I was delighted to be asked by Kenny Wax to be involved with the set design for What the Ladybird Heard. Kenny was really keen to transfer the look of the book on to the stage. He said he wanted the audience to walk in and think they were walking into one of my illustrations.
I had no experience of theatre design, so Kenny teamed me up with Bek Palmer, an amazing theatre designer who he had worked with before. We both came up with ideas for how the show should look, and Bek brilliantly translated the ideas into reality.
Initially, I made some tiny models of the key farm buildings that are in the book; the farm cottage, the barn and dog kennel. There were actually quite a few buildings in my original illustrations, so I had to select the most important. We were a bit concerned that with all those buildings, eleven animals and four actors, we'd have trouble fitting them all on stage.
The robbers, Lanky Len and Hefty Hugh, arrive in a big black van. This van transforms itself into the robber's lair, in which they decide on their cunning plan. I cut out a tiny van out of card, which had side doors, which open to reveal the robber's den. Bek then went away and drew measured drawings for the set makers. The next time I saw it was when it was pushed on to the stage. It was so exciting to see!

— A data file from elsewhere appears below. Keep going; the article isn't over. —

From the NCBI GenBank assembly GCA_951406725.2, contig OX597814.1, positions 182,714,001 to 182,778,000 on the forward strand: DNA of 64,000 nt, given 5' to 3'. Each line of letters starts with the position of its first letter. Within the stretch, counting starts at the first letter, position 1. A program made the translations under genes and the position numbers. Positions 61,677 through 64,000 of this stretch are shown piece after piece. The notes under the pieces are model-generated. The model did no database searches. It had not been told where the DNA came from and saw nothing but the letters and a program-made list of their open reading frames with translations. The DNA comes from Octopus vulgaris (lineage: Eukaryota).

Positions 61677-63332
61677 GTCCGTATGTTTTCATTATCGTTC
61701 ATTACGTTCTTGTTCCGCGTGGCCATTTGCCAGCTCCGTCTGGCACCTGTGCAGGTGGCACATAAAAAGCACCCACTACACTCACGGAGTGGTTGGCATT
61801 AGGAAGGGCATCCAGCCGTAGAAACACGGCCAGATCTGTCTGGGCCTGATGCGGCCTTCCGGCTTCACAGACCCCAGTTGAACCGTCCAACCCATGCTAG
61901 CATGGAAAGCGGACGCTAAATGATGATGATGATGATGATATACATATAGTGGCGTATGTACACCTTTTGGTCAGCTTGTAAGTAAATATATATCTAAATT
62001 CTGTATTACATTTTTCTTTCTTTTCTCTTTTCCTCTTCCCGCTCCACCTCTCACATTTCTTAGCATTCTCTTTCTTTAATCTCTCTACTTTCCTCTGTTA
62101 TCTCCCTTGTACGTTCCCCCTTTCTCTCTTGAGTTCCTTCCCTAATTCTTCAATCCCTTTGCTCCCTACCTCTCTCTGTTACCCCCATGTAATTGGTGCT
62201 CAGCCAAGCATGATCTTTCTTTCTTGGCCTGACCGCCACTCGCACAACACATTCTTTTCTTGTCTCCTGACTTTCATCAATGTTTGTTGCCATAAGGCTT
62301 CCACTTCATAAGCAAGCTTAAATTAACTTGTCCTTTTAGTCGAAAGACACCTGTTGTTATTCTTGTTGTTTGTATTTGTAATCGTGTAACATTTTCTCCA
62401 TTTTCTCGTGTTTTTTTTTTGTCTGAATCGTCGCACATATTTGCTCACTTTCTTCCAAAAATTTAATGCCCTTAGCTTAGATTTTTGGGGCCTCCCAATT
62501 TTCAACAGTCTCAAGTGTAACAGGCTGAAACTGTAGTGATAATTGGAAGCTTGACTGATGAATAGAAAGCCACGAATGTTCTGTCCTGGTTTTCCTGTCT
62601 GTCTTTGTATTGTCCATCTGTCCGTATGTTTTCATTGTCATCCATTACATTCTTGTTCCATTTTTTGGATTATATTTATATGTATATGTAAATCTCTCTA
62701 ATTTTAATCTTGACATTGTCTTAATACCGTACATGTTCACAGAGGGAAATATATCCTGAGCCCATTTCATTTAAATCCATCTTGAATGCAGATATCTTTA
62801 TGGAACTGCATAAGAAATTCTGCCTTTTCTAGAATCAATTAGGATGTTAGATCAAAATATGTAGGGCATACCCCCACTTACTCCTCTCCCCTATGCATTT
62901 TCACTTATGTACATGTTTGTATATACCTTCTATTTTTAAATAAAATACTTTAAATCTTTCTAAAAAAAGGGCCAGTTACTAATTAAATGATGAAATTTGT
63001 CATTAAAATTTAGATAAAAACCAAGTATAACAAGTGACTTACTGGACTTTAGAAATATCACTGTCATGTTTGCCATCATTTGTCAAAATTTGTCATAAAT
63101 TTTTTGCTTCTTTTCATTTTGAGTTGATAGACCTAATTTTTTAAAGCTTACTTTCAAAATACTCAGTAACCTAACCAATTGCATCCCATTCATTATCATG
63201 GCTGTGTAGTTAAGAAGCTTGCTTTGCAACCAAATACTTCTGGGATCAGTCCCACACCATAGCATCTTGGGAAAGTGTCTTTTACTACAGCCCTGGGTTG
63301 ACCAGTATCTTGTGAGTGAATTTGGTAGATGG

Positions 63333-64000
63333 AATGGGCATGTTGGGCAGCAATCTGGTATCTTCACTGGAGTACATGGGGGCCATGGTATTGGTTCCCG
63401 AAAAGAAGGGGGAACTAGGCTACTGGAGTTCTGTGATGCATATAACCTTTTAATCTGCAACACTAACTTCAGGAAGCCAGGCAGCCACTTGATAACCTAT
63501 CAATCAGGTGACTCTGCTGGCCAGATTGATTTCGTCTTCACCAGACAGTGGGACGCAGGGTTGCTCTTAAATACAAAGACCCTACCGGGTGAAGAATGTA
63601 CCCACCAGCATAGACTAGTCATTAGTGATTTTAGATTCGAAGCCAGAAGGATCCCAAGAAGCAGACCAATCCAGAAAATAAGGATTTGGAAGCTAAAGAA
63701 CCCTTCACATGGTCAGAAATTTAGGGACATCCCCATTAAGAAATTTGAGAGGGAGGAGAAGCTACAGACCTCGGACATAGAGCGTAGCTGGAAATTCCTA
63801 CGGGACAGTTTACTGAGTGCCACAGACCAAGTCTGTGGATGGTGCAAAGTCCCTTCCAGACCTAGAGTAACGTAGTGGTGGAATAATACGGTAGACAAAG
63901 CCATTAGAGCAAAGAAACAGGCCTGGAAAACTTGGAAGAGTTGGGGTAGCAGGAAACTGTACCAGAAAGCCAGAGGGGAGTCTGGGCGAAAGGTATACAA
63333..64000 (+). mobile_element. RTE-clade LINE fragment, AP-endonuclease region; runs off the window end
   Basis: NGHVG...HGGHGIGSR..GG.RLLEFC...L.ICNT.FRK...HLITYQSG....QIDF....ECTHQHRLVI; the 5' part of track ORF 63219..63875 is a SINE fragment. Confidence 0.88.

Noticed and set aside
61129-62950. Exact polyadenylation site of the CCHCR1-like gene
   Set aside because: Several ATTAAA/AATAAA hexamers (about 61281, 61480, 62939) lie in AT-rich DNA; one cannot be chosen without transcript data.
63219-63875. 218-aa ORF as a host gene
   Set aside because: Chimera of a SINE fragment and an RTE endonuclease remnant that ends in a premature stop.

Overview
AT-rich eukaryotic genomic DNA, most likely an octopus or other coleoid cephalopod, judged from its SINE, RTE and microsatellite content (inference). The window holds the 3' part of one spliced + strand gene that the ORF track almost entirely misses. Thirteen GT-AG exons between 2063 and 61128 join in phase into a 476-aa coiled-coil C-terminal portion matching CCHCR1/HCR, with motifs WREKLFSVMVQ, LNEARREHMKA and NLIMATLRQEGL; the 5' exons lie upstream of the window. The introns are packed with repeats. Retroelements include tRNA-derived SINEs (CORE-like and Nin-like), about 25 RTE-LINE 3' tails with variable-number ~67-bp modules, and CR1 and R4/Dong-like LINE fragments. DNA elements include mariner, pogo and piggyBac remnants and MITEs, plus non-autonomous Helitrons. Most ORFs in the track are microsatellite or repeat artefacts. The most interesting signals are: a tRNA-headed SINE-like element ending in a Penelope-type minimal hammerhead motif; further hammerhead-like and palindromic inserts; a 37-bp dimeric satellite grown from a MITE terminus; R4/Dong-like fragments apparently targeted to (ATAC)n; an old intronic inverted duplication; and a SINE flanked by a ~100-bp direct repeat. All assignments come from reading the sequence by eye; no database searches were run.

Another problem to solve was what to do with all the animals. There are eleven animals in the story, of varying sizes, all of which have to be handled by the four actors. It was decided that the prize cow should be a puppet, along with the two cats, who would act as commentators on the action. Kenny said he wanted them to be like Statler and Waldorf, the two grumpy old men from The Muppet Show.
The rest of the animals were created out of bits and bobs found around the farmyard. A goose made out of a watering can. A pig made out of a barrel, and a dog made out of a broom. Amazingly, they actually look like the characters I drew in the book! We discovered that once their eyes were added, the inanimate objects came to life.
The ladybird herself was tricky too, as she is so small. She appears in a few different ways throughout the play. Sometimes she is lit up in a tree, and sometimes as a little red light you can follow around the stage.
It was an absolute pleasure to be involved with the transformation of What the Ladybird Heard into the stage production. It's not an easy task to transform a story which takes five minutes to read into an hour long performance. The integrity of the book has been retained, and I think its many fans will enjoy seeing all their favourite characters brought to life.
What the Ladybird Heard runs at the Lyric Theatre, London from 5 July to 10 September.
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